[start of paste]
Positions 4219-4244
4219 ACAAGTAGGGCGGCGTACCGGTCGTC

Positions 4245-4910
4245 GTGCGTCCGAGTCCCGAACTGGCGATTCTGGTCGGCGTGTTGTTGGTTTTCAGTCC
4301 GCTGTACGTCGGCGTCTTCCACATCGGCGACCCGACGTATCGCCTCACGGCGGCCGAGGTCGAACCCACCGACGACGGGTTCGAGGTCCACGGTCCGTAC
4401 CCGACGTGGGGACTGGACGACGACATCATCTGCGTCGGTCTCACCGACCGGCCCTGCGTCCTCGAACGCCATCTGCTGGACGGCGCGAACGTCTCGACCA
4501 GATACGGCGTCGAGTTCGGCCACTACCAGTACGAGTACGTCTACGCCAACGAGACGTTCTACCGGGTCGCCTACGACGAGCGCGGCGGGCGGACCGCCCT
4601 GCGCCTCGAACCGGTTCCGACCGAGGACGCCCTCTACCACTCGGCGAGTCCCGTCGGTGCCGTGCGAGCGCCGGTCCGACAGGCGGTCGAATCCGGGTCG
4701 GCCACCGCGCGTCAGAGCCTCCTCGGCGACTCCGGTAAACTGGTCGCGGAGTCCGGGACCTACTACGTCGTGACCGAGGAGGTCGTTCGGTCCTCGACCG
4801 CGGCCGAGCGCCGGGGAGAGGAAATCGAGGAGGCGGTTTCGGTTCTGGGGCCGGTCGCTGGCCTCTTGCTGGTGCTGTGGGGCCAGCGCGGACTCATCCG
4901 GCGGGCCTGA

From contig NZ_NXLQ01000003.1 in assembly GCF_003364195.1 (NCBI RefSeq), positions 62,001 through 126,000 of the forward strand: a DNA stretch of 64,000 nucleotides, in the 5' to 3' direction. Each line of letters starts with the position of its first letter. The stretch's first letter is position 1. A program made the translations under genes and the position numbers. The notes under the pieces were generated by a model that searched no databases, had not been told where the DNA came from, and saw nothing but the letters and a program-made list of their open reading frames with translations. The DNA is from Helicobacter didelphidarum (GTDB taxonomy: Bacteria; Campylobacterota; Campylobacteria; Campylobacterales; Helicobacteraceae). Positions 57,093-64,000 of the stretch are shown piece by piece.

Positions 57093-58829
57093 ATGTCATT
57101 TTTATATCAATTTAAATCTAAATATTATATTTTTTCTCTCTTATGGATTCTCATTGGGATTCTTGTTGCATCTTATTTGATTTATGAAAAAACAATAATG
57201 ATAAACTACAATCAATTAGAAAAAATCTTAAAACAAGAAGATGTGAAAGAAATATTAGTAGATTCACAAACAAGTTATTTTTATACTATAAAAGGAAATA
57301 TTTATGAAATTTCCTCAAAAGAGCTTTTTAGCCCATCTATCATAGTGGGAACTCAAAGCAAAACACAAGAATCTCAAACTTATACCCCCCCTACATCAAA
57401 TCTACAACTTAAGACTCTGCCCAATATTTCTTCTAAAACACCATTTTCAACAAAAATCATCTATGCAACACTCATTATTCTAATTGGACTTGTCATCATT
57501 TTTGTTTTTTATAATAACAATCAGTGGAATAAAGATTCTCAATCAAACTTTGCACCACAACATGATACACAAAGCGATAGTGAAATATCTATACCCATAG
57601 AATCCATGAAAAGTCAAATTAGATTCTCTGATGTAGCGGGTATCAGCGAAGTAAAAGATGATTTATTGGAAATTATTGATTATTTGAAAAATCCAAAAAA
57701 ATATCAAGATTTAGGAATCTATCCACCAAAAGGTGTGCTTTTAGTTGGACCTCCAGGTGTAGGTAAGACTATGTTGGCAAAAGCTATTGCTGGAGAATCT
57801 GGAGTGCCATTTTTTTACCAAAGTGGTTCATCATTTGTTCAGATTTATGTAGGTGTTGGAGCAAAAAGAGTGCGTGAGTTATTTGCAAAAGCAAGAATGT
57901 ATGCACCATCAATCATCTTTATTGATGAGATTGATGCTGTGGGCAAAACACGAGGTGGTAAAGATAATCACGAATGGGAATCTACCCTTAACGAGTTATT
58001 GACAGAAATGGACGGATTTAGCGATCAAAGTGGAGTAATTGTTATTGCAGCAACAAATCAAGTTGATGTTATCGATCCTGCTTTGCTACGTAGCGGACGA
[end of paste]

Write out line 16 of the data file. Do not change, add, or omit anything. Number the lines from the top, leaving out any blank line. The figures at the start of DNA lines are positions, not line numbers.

57201 ATAAACTACAATCAATTAGAAAAAATCTTAAAACAAGAAGATGTGAAAGAAATATTAGTAGATTCACAAACAAGTTATTTTTATACTATAAAAGGAAATA